Hi all, and thanks to Andrew, Stephen and others for replies to my earlier post about the lost villages of Manhattan. Another query, this time for an article, as classic U.S. is not my forte. The auctioneer of this pretty cover does not identify the 3¢ – it appears to be a type II (shows an inner frame line) and therefore would be a Scott 10A or 11A. Assuming the penciled year date of 1852 is correct, and based on the terrific guide to shades on the USPCS site, I'm guessing it's more likely to be an 11A, even though the Scott catalog lists that as being issued in '53. Thoughts?


Posted Apr 20, 17 22:51 by Bernard Biales (bernard b)

April 30, 1940

Steven F. -- it is the kind of thing you can look for. You just have to be willing to look through ones or tens or hundreds of thousands of covers. It would, however, be wise to be looking for at least one or two other things at the same time. One that comes to mind is a first day illegal stampless cover (Jan. 1, 1856) cover I found on ebay. What is really bad is if it shows up and you don't bid enough -- which I have also done.

Posted Apr 20, 17 21:11 by Paul Dessau ([email protected])

Town name

Thanks Richard Drews :)

Posted Apr 20, 17 21:06 by Richard Drews (bear427)

town name

It appears to be Ulsterville. Ulster is a county in NY.


Posted Apr 20, 17 21:03 by Paul Dessau ([email protected])

New York town

Can someone who is familiar with New York decipher the town name in the address on this cover?


Posted Apr 20, 17 11:54 by John Barwis (jbarwis)

Collectors Club of Chicago

The club has made big strides in the past few years, due in no small part to Chuck Cwiakala's leadership, but also as the result of a lot of hard work from those members who live in Chicagoland. The library has been reorganized. Rehab work has been done on the clubhouse, and more is planned. The website has been greatly improved; its digital-book resource is a gift to all of philately.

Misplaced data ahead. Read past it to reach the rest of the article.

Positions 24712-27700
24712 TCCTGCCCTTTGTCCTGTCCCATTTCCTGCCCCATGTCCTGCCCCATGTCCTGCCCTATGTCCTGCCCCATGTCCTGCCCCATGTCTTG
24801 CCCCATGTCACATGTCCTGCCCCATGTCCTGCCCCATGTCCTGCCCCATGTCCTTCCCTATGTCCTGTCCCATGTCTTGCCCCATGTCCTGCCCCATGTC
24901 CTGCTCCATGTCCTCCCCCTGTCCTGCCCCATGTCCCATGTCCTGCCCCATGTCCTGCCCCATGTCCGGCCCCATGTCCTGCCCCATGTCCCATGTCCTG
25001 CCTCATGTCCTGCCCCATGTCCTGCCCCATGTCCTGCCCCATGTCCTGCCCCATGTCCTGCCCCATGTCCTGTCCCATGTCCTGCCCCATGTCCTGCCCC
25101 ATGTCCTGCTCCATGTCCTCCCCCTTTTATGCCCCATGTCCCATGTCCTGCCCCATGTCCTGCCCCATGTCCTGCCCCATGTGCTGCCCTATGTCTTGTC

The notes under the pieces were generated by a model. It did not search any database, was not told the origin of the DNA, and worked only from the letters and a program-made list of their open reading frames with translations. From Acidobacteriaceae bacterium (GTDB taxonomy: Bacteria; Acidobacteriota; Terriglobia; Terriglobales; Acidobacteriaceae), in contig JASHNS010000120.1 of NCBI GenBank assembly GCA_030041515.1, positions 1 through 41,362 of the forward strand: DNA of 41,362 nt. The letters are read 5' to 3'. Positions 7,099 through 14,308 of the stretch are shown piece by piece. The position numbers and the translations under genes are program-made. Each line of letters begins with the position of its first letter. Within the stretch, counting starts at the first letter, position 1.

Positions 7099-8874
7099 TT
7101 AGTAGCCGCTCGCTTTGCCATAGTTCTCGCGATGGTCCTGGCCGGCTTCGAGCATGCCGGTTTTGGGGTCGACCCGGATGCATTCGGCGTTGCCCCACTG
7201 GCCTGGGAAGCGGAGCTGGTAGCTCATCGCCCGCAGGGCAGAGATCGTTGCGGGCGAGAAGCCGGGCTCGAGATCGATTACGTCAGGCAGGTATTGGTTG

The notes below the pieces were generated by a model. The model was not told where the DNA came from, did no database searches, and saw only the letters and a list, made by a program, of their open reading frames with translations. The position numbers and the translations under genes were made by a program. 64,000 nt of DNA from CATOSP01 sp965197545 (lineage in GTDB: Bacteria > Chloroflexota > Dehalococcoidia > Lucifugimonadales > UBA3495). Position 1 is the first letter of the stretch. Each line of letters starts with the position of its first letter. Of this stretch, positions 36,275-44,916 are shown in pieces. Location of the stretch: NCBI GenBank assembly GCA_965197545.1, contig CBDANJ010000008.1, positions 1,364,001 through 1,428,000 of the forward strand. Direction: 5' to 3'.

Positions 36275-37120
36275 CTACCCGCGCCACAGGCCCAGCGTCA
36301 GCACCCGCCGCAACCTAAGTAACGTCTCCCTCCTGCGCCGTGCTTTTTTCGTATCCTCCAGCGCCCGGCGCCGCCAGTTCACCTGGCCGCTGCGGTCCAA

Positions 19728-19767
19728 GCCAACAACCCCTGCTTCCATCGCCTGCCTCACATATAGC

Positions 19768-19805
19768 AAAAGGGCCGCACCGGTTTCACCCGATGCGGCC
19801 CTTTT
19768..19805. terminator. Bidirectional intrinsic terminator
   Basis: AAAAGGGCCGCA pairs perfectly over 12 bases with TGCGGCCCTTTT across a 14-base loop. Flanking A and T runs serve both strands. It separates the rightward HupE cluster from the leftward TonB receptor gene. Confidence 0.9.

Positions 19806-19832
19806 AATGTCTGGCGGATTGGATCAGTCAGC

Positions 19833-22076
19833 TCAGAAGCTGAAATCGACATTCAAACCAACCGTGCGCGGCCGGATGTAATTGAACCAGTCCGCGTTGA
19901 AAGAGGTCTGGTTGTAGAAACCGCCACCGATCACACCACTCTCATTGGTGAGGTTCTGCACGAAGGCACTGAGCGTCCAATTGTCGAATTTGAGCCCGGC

The club has also become more outward-looking, and now invites membership from philatelists who live outside Chicago. In 2015 the CCC invited all speakers and attendees at the Second IAP Symposium to a gourmet dinner at the clubhouse - a wonderful evening.

Posted Apr 20, 17 8:19 by Ken Lawrence (kenlawrence)

Thank you, Chuck.

Almost every day I get questions about World War II covers. The two CCC references I recommend most frequently are The United States Post Office in World War II edited by Larry Sherman and Intercepted in Bermuda: The Censorship of Trans-Atlantic Mail During the Second World War by Peter Flynn. Now that both titles are on-line, not only will every collector of 1940s postal history will benefit, but also the judges who must score our exhibits.

Posted Apr 20, 17 3:05 by Charles E. Cwiakala ([email protected])

CCC Handbooks Available as Digitized Editions ...

Three additional Collectors Club of Chicago handbooks are available as Digitized Editions (

Chicago’s Crabgrass Communities, Harvey M. Karlen (1992)

First United States Perforated Stamps - The 1857 Issue, Jon W. Rose (2005)

Intercepted in Bermuda: The Censorship of trans-Atlantic Mail During the Second World War
, Peter A. Flynn (2006)

Twenty-two CCC handbooks published through 2006 now are available on the CCC website, including Mike Laurence’s epic United States Mail and Post Office Assistant, 1860-1872. Additional CCC handbooks published in recent years are in various preliminary stages of preparation for entry on the website.